A new pilot program that aims to improve access to electronic textbooks for students with disabilities announced today that it has received a $1.1 million grant from the U.S. Department of Education.
The funding will be used over the next two years to support the Student E-rent Pilot Project (STEPP). STEPP is a collaborative program with support from electronic textbook provider CourseSmart, the University of Georgia Alternative Media Access Center and AccessText Network, a nationwide organization that supports the delivery of alternative textbooks to Disabled Student Services offices at colleges throughout the country.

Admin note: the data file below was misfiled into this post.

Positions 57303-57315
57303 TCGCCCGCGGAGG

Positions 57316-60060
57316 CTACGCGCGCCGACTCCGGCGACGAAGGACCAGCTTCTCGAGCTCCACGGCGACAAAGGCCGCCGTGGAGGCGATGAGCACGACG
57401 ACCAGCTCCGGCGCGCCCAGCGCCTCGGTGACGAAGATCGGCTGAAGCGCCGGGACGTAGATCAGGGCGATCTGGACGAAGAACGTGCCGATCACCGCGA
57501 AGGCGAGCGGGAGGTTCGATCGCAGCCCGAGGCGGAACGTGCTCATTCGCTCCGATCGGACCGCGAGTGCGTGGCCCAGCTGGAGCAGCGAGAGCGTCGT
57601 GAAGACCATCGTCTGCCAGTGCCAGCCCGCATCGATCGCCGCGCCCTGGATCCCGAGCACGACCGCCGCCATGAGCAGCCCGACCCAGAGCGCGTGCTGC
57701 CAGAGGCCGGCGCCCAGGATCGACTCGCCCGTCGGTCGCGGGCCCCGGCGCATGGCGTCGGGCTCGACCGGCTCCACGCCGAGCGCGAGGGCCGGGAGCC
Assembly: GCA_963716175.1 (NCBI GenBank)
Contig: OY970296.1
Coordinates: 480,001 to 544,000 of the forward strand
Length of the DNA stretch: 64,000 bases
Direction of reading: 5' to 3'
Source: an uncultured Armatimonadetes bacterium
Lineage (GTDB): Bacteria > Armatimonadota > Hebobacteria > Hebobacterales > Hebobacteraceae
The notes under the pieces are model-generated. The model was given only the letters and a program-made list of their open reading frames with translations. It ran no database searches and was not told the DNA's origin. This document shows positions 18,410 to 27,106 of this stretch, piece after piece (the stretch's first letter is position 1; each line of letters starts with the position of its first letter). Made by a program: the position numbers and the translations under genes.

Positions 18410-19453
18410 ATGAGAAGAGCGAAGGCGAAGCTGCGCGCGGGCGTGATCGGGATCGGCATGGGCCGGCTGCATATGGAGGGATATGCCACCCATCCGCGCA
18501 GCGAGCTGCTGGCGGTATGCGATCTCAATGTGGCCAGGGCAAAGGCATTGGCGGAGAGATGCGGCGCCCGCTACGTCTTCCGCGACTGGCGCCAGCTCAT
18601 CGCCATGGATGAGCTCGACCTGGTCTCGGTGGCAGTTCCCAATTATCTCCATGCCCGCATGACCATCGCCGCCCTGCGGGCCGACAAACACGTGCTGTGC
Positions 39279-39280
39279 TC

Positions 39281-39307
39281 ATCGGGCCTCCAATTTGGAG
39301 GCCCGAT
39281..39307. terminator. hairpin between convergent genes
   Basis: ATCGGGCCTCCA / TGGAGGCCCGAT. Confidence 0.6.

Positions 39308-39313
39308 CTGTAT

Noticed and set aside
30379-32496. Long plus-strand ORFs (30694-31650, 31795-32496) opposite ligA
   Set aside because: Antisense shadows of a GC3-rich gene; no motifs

STEPP is designed to offer electronic textbooks that are modified for accessibility in support of the Americans with Disabilities Act. And the program means that students with disabilities can take full advantage of the cost-savings of e-books, as well as their additional note-taking and search features.
Concerns about E-Reader Accessibility
In June, the Departments of Justice and Education penned a joint letter to university presidents, reminding them that in the rush to adopt e-readers on campuses, that lack of accessibility - such as text-to-speech options - for those with disabilities could not be overlooked.
Today's announcement follows last week's signing into law of the 21st Century Communications and Video Accessibility Act mandating better access to digital technologies for the vision and hearing impaired.